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Feeling Overwhelmed? Try This.

We all have times when things feel overwhelming. Whether it’s a specific part of our lives or life in general, it can feel like more than we can handle. During these moments, it’s hard to know where to start or if we’re even capable of getting through it.

True Radiance Healing Arts with Tips for How to Cope When Feeling Overwhelmed

This sense of having more to deal with than we can manage can come from a major life event or just from seeing the whole scope of a project and all there is to do at once. In response, our brain goes into survival mode, where creativity, resourcefulness, and the ability to strategize are sacrificed.

When it feels like it’s all too much, here are a few strategies to help make it manageable:

1. Breathe
Focusing on the breath is a simple but effective tool when you get caught up in the enormity of something. Attending to your breath helps you to relax. Physiologically, when your breathing deepens and you relax, it sends a message to the brain that you are safe. It also brings more oxygen to the brain, allowing you to think more clearly. Bringing focus to your breath returns your attention to the present moment, where you can identify your next step.

2. Capture and Contain
For many people, writing down all the loose ends vying for attention can help create the mental space to actually think. Try jotting down all the things swimming around in your head that you “need to do.” Don’t stop there; once you’ve captured everything on paper, try drawing a box, circle, or other closed shape all the way around it. Our mind responds to visual information, and putting a container around these tasks sends a signal to the mind that this is a “complete set.” Otherwise, your mind will likely keep searching for—and offering up—more things you “need to” deal with. (Are you still breathing?)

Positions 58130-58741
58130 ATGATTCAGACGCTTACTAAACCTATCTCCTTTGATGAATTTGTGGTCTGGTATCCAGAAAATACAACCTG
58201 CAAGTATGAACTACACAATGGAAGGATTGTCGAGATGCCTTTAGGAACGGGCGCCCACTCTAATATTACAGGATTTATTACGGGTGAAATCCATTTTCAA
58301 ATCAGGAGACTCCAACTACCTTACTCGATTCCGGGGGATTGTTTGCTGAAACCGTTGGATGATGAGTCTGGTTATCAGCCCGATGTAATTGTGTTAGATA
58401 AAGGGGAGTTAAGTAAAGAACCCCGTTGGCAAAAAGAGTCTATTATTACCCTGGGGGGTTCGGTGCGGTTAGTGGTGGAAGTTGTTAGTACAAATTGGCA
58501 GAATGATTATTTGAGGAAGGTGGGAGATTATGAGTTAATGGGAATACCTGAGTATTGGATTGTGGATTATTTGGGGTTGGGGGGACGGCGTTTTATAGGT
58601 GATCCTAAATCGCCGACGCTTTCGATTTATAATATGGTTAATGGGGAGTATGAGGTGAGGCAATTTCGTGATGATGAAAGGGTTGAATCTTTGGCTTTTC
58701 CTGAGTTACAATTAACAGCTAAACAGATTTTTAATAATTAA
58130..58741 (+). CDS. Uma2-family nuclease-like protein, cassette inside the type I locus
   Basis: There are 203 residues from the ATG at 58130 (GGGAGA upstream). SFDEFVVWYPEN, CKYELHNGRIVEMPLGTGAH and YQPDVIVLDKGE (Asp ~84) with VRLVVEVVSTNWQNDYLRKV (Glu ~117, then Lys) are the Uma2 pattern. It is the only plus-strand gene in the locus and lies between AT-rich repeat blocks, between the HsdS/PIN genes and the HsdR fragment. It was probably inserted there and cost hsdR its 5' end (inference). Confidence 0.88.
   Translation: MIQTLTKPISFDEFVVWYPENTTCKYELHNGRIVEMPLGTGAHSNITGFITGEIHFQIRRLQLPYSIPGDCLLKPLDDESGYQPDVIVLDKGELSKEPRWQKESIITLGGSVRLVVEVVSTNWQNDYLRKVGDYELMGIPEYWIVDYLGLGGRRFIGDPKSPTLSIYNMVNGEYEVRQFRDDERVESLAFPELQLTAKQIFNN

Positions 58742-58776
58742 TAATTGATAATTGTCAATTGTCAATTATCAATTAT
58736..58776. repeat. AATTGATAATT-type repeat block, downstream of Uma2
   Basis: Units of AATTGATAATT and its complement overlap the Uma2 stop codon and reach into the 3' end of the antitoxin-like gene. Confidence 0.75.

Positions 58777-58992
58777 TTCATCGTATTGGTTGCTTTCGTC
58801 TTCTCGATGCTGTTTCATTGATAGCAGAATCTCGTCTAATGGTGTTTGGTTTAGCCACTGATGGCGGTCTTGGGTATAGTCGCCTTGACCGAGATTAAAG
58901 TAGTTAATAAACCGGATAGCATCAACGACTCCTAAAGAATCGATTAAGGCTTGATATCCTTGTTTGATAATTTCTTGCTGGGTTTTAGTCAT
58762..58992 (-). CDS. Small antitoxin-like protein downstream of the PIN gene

3. Take Stock
Give yourself a moment to acknowledge the action you’ve already taken or set in motion. Make a quick list of the resources and skills you have available to you that will help. In some situations, it can be helpful to focus on what’s known right now (instead of what might happen).

4. Find a Bite-Sized Chunk
If you made a Capture and Contain list, you might have noticed that not everything on the list can be done now. Because of the natural order of things (this must happen before that) or because of where you are right now (for example, sitting in front of the computer and not out running errands), it’s likely that some items on the list aren’t ready to be done right now. For the moment, let those go. What’s one small thing you can do right now to take a step closer to getting one thing done? It might be finding a phone number, sending off a quick email, identifying a piece of needed information, or some other relatively small task. It’s OK to start with something easy.

True Radiance Healing Arts with Tips for How to Cope When Feeling Overwhelmed5. Focus on the Very Next Step